Thursday, 27 June 2019

The Shortest Game

AT last weekend's Steve Boniface Memorial in Bristol I played - and lost - my longest ever recorded game, which took a draining 141 moves.
It got me thinking about my shortest decisive games, ie competitive games which resulted in a win or a loss.
I have 12 such games that finished in 10 moves or fewer, with Black winning eight of them. I seem to do rather well at this sort of thing as 10 of the 12 games were won by me.
Here is the shortest:
John Nicholson* (1910) - Spanton (1982)
Isle of Man 2007, Round 6
Spanish Closed Berlin
1.e4 e5 2.Nf3 Nc6 3.Bb5 Nf6 4.d3 Ne7!?
This is known as Mortimer's Trap, named after a James Mortimer who, if ChessBase's Mega database is taken as the sole authority, played it with a particular lack of success in the late 1800s. My notes to the game include a Kenilworth Chess Club online quote from Michael Goeller: "If White does not fall for the trap and does play aggressively, he can get a strong attack in at least three ways: with an early h4 thrust to harass the wandering knight on g6, a d4 break to blow open the centre, or a direct attack on f7 by Bc4 and Ng5."
And yet 4...Ne7!? comes to be the analysis engine Stockfish10's top choice!
Can you see the trap White has fallen into?
5...c6 0-1
White resigned because he is losing a piece. Stockfish10 gives White's best as 6.Nxf7 Kxf7 7.Bc4+, giving Black the upper hand - but not a winning advantage - after 7...d5.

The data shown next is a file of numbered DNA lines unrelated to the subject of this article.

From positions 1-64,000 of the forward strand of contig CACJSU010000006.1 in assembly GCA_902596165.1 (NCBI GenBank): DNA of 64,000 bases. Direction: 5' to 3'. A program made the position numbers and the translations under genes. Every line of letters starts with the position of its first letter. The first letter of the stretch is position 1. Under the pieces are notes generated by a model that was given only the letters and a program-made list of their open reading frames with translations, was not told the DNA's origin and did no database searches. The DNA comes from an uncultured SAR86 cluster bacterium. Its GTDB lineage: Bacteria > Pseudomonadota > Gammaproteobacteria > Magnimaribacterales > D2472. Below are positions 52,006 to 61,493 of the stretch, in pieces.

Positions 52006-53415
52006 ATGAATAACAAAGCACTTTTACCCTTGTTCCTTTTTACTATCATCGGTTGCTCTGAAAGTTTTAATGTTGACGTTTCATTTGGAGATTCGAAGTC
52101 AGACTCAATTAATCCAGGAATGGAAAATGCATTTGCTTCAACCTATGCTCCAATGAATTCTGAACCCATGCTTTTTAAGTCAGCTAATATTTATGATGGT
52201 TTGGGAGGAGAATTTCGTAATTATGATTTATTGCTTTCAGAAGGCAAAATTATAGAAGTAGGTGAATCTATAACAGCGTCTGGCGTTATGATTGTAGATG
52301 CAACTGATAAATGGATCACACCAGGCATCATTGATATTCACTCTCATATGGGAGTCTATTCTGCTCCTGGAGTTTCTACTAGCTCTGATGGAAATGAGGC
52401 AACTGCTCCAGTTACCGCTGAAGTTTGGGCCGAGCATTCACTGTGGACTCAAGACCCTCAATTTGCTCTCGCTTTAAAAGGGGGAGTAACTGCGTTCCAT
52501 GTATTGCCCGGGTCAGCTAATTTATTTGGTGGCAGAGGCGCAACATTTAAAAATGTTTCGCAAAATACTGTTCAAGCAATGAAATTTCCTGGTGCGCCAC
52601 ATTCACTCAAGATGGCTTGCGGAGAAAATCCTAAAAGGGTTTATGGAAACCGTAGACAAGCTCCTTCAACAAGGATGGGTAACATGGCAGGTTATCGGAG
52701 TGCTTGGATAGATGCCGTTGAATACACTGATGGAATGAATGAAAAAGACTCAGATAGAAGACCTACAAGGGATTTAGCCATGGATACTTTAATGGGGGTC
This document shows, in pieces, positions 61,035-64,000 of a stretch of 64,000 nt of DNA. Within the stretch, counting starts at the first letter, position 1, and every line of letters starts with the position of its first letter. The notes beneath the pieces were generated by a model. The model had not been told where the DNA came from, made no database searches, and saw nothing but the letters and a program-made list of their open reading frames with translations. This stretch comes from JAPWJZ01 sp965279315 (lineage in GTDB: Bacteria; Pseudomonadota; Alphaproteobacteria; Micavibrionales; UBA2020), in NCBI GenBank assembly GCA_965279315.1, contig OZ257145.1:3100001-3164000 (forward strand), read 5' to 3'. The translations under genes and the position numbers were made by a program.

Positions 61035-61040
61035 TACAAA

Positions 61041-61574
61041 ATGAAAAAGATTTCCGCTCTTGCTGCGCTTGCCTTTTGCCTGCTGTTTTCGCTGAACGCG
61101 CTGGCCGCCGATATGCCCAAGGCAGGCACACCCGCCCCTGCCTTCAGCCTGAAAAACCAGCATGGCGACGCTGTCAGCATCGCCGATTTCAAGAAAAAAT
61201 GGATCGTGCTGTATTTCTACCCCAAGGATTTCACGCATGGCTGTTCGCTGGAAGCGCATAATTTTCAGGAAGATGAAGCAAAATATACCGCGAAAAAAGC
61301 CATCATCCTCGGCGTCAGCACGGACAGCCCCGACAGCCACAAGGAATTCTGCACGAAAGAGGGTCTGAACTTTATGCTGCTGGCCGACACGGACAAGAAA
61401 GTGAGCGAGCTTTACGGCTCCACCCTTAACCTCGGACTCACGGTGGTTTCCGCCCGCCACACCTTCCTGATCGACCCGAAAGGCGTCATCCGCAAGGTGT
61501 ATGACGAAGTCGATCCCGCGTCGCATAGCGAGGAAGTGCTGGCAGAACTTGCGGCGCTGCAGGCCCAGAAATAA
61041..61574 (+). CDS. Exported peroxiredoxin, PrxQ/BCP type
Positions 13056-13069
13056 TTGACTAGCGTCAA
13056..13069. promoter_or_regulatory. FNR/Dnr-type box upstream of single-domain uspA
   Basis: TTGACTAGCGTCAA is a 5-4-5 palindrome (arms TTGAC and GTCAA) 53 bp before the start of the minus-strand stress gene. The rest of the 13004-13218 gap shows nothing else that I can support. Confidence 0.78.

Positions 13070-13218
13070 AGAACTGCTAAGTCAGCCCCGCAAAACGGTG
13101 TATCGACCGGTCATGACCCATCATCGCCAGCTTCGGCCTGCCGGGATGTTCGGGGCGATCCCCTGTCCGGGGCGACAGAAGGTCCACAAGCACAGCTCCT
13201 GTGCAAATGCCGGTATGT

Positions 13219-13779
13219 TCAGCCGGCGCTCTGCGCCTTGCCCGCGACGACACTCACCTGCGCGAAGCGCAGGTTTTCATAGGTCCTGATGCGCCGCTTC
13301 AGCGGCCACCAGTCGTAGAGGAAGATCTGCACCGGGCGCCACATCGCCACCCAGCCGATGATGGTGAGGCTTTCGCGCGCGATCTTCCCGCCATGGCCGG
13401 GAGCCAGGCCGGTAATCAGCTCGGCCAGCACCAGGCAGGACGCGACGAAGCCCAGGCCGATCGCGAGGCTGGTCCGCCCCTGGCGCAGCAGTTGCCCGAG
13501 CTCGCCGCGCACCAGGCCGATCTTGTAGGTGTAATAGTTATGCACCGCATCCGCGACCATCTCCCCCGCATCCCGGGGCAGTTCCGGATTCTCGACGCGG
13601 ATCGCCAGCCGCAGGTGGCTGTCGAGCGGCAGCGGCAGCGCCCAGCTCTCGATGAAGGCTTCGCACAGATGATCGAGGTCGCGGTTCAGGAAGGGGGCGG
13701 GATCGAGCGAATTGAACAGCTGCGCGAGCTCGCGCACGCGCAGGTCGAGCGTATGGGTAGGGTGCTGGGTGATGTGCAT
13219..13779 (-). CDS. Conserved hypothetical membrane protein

Note that 6.Nc4? threatens mate but is easily met by 6...Ng6 or 6...d6. I was planning 6...d5?, but as John Saunders pointed out with the help of Fritz (I cannot recall which version), Black stays in the game with 7.e5.
Here is my quickest checkmate:
Jim Ship (119) - Spanton (160)
Southern Counties Chess Union Championship 2011-12, Herts @ Sussex
Albin Countergambit
1.d4 d5 2.c4 e5 3.dxe5 d4 4.Nf3 Nc6 5.Bg5!?
This logical-looking but uncommon continuation has been tried by strong players, including grandmaster Keith Arkell.
5...Be7 6.Bxe7 Qxe7?!
More popular, and almost certainly better, is 6...Ngxe7.
This defends against 7...Qb4+, but that was not the threat it appears to be at first glance, eg 7.Nxd4! (I see from my notes that I was expecting 7.Qd2, which is solid but not as strong) Qb4+? 8.Nc3 Qxb2? 9.Ndb5, when White wins material. Better in this line is 7...Nxe5, but Black does not seem to have sufficient compensation for his pawn-minus.
8.Nxd4?? Nd3#
*This is the Irish John Nicholson; not to be confused with England's John G Nicholson.

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